The Russian Economy Ministry recently announced that it has decided to decrease its growth outlook for the Russian domestic economy. Citing diminishing oil prices, weakened exports, and a global economic slowdown, Deputy Minister of Economic Development Andre Klepach now says that GDP growth is expected to come in near 4.1%, down from the 4.2% expected earlier this year.
Economists also view the value of the Russian ruble (RUS) to be in decline, with some estimates predicting a 25% loss of value against the US dollar (USD) over the next three years. The Economy Ministry highlighted that its growth forecast for the RUS was also cut, expecting it to reach roughly 28.6 against the greenback as opposed to the 28.4 previously anticipated. A deficit in Russia’s current account is also expected to arise in 2013, standing contrary to the surplus of 2011 and predicted surplus of 2012.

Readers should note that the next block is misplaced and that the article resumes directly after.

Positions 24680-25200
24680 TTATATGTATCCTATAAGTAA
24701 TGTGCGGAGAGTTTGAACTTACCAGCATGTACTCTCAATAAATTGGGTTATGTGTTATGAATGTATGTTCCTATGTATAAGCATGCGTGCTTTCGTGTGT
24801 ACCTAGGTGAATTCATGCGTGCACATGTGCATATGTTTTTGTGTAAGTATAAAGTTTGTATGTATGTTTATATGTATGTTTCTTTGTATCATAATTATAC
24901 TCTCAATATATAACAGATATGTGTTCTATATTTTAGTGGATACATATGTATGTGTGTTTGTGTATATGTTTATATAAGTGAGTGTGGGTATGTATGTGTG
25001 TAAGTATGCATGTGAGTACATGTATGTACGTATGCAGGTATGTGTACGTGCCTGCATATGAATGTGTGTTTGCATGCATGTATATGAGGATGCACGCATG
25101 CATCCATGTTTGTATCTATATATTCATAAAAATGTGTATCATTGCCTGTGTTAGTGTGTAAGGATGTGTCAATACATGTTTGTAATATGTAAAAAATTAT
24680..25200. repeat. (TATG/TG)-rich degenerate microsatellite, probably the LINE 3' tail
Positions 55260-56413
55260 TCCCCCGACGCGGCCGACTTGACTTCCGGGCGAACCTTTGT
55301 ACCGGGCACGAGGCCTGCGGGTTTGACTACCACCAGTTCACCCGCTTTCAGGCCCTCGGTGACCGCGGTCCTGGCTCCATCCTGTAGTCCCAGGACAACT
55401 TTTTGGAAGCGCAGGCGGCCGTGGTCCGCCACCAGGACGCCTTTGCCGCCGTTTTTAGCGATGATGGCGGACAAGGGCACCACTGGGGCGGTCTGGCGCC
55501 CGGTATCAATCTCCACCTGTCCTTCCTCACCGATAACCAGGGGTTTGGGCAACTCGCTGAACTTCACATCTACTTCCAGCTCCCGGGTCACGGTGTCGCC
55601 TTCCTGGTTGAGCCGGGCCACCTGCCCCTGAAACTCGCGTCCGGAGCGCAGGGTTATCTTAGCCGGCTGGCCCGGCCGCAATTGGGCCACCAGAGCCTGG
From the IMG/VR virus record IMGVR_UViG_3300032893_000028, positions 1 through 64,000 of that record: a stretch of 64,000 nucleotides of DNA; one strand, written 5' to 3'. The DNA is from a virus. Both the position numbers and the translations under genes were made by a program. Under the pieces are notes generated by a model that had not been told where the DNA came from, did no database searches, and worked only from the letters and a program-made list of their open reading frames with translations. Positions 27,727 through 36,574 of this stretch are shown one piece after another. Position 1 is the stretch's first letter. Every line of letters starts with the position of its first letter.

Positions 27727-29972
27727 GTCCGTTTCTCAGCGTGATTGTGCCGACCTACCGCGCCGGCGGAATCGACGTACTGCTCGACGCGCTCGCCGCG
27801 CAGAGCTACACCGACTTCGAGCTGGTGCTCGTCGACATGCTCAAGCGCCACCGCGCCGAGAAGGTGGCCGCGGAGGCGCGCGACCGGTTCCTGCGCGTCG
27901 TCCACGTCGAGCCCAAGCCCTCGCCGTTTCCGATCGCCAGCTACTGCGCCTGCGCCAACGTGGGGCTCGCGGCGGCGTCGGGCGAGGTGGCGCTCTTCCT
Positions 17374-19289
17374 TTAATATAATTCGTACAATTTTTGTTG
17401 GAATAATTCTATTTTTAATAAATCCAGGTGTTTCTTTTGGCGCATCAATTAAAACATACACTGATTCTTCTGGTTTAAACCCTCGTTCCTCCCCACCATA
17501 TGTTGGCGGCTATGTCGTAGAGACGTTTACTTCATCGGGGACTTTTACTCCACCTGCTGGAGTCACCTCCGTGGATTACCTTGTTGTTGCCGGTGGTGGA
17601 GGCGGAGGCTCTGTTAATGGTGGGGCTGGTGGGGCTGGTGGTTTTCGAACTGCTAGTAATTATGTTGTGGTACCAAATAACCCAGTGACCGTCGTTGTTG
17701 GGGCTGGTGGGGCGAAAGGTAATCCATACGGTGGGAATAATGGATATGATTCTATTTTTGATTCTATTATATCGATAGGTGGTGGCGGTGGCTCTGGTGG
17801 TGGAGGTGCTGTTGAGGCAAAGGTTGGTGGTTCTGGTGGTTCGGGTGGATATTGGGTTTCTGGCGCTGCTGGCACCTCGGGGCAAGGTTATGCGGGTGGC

Klepach did offer some conciliatory tones in stating that his ministry does not believe a double-dip global recession is impending, or even likely. But the general slow-down in growth among emerging economies like China and India, as well as those of Eastern Europe, does gouge many previous forecasts. Making Russia’s economic outlook reflect this reality was only logical and should not alter investor portfolios in any major way.
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